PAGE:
“From a pragmatic point of view,” Obradović said, “we thought a very short sequence, four breaths, seemed doable for this age group.”
For their randomized field experiment, the Stanford researchers recruited 342 young children—seven years old, on average—with their parents’ permission, at a children’s museum, a public playground, and three full-day summer camps in the San Francisco Bay Area.
Roughly half of the children were assigned to a group to watch the animated video with the deep breathing guidance. The rest watched an informational video that featured similar animated images but did not involve the breathing exercise.
All of the children were shown their assigned video in small groups, at tables set up adjacent to the site from where they were recruited, to maintain a natural setting for the study. Also in keeping with the real-life approach to the study design, the researchers did not monitor children or provide extra encouragement to implement the deep breathing instruction.
This “intention-to-treat” approach—analyzing all subjects, whether or not they engaged with the intervention—is widely considered to provide more insight into the potential effectiveness of the intervention once it is applied in everyday group settings, like classrooms, where not everyone is likely to take part, Obradović said.
Measuring the body’s response to everyday challenges
Researchers measured two biomarkers in all of their recruits: heart rate and respiratory sinus arrhythmia (RSA), which refers to the changing pace of the heartbeat when a person inhales and exhales.
RSA plays an important role in influencing heart rate, Obradović said, and it has been linked to children’s ability to regulate their emotions, focus their attention, and engage in tasks.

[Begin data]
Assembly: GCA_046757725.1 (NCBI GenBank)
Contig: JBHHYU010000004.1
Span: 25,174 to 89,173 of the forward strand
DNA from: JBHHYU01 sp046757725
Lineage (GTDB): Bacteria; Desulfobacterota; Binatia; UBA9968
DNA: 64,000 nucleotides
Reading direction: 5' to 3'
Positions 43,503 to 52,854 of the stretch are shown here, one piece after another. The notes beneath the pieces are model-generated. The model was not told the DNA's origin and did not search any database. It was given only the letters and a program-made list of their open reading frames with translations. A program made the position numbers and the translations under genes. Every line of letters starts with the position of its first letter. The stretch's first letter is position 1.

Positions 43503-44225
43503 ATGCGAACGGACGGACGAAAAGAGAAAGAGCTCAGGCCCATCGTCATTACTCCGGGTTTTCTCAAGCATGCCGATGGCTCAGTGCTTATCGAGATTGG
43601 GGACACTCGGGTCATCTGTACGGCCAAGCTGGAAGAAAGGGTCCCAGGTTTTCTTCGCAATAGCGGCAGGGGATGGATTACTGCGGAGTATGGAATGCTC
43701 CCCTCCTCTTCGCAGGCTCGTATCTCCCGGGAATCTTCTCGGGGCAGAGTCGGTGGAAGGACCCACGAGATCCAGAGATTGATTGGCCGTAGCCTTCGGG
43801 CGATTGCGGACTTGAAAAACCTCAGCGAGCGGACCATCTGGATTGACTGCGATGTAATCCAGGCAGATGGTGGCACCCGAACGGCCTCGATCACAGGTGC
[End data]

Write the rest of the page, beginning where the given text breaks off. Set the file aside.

“When it comes to measuring the effects of deep breathing on stress physiology, RSA seems to be the most appropriate biomarker,” said Obradović. “RSA is the only pure measure of the activity of the parasympathetic nervous system, the system we’ve evolved to help us deal with everyday challenges—the kinds of challenges that don’t require a flight-or-flight response.”
The change in the measures was profound: RSA increased and heart rate decreased only in response to the deep-breathing video, and the effects were greater during the second half of the video, which included most of the deep breathing practice. The children in the control group showed no change in either measure.
“Our findings showed that guiding a group of children through one minute of a slow-paced breathing exercise in an everyday setting can, in the moment, significantly lower the average level of physiological arousal,” Obradović said.
Further research should examine the effect of deep breathing in this age group after a stressful or challenging experience, she said. “But the fact that children of this age can downregulate their stress physiology even when they’re relatively calm offers promise that the technique will be even more effective when they’re frustrated or upset.”